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Moneyball explores new strategies for success

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The new film Moneyball may be about an old pastime, baseball, but it's reminiscent of a film about a more contemporary activity: The Social Network. Both are about Gen-Y whiz kids rising up and training their trumpets on the walls safeguarding venerable Jerichos—in Social Network it was Madison Avenue, while Moneyball looks at how detailed statistical analysis shook up the tradition-laden world of major league baseball.

As it happens, Aaron Sorkin, who won a screenplay Oscar for The Social Network, also revised writer Steve Zaillian's treatment of Moneyball. The long-gestating Moneyball film project, directed by Bennett Miller (Capote), adapts Michael Lewis' 2003 book about the Oakland Athletics and its general manager Billy Beane, who adopted the principles of "sabermetrics" in identifying undervalued baseball players as a means for cash-strapped clubs to compete with rich rivals like the New York Yankees and Boston Red Sox.

Along the way, Beane (played by Brad Pitt) challenges the sport's sacred cows, including his own scouts and head coach (Philip Seymour Hoffman, given little to do other than scowl), who resent the radical redefinition of an archaic system of player evaluation foisted by Beane and his Yale-educated assistant, Peter Brand (Jonah Hill).

Moneyball is an enjoyable, entertaining movie thanks to breezy dialogue (Sorkin's unmistakable contribution) and the performances by Pitt and Hill. Their complementary assets guide the film, with Beane as the competitive, charismatic ex-jock and Brand as the portly egghead. Hill, best known as the funny fat guy in Judd Apatow comedies, impresses in his first high-profile dramatic role. And while those who contend age has finally turned Pitt into a good actor didn't pay attention to his mid-'90s turns in 12 Monkeys, Fight Club and Kalifornia, what has changed is that the 47-year-old actor now sports a more weathered visage for the camera to exploit.

Still, that recommendation remains equivocal, as Miller's film is also a flawed work that fails to emulate the moxie of its protagonists. The film focuses on Beane, a divorcé whose teenage daughter periodically pops up to strum a ditty she composed about her dad that sounds like a B-side off the Juno soundtrack. Beane's own playing career was a washout, and the most intriguing moments of Moneyball are those that wonder whether his embrace of computer statistical analysis is his way of exacting revenge on the stodgy scouts who once imprudently advised him to turn down a college scholarship in favor of a pro contract.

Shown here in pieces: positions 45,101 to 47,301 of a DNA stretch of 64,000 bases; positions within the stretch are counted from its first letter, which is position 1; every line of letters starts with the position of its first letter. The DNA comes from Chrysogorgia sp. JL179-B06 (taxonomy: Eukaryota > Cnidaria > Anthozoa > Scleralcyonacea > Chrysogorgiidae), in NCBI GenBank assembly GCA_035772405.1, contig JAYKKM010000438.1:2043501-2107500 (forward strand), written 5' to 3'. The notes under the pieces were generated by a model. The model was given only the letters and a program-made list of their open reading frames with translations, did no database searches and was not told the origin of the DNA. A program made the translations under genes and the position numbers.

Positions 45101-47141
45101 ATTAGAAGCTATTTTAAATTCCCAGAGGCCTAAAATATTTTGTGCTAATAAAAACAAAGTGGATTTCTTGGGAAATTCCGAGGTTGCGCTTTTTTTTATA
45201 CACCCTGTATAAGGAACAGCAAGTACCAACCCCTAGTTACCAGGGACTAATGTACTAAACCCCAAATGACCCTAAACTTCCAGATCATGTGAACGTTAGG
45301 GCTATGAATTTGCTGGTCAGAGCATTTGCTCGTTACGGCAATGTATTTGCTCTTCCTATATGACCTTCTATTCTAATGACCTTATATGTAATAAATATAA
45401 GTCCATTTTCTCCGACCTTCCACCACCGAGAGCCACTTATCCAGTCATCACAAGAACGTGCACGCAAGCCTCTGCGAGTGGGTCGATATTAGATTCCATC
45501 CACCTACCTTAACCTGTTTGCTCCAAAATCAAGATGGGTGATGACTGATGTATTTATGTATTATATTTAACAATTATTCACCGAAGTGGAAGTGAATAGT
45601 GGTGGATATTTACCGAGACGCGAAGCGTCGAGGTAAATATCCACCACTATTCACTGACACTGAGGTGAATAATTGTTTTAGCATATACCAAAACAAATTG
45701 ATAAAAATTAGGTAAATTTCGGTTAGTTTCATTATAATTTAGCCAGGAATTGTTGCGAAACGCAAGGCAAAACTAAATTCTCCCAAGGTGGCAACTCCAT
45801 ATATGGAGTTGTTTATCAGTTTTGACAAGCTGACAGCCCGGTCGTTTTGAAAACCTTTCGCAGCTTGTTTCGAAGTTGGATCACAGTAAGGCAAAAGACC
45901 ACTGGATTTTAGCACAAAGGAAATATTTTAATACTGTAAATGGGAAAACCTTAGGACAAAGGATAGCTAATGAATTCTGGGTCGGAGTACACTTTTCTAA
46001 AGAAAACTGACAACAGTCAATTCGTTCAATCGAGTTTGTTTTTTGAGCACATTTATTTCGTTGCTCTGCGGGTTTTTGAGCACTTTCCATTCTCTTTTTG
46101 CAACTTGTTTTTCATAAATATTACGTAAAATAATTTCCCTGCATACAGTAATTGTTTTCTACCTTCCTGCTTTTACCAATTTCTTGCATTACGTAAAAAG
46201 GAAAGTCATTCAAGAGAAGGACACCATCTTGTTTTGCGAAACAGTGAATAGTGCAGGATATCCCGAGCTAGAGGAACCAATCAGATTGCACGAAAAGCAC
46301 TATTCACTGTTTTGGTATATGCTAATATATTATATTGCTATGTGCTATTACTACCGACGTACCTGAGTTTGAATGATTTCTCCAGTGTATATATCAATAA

However, it's Brand who is the purveyor of this new system, making the script's failure to develop his backstory an egregious omission. This is particularly puzzling because Brand is a fictitious character (Paul DePodesta, the real-life original, figures in Lewis' book but asked that his name not be used in the film), leaving the filmmakers free to explore why a nerdy, seemingly nonathletic Ivy Leaguer would apply his gifts to baseball analysis. The possibilities are rich, but unfortunately the payoff is miserly.

The climax to Moneyball boils down to a will-he-or-won't-he affair over whether Beane will accept a lucrative offer from the Red Sox and their owner John Henry (Arliss Howard), whose soliloquy on the sea change brought by sabermetrics is a high point in the film. The sequence is meant to echo the last time Beane had to decide whether or not to take the money. A more skillful treatment, however, would have turned his conversation with Henry into a tragic arc, the moment Beane realizes this new method developed to level the playing field for the have-nots is destined to be co-opted as yet another weapon for the benefit of wealthy haves.

Like a batter checking his swing, Miller seems torn between the crowd-pleasing tropes of the baseball movie genre—the Big Hit in the Big Game—and a commitment to distilling the sport down to a binary essence. Indeed, the film teaches us little about the particulars of sabermetrics (the term itself is never uttered), leaving the viewer to sometimes wonder what all the fuss is about.

There's nothing in Moneyball as metaphorically audacious as the dueling frat parties in The Social Network—one a stereotypical bash where girls are bused in to serve as objects of drunken revelry, the other a computerized creation where the coeds' digitized images are uploaded and ranked by participants according to their perceived attractiveness.

The most subversive Miller ever gets in Moneyball are slow-motion montages of batters taking a base on balls. In the end, the film is much like a sporting event—a lot of fun but ultimately a finite distraction.

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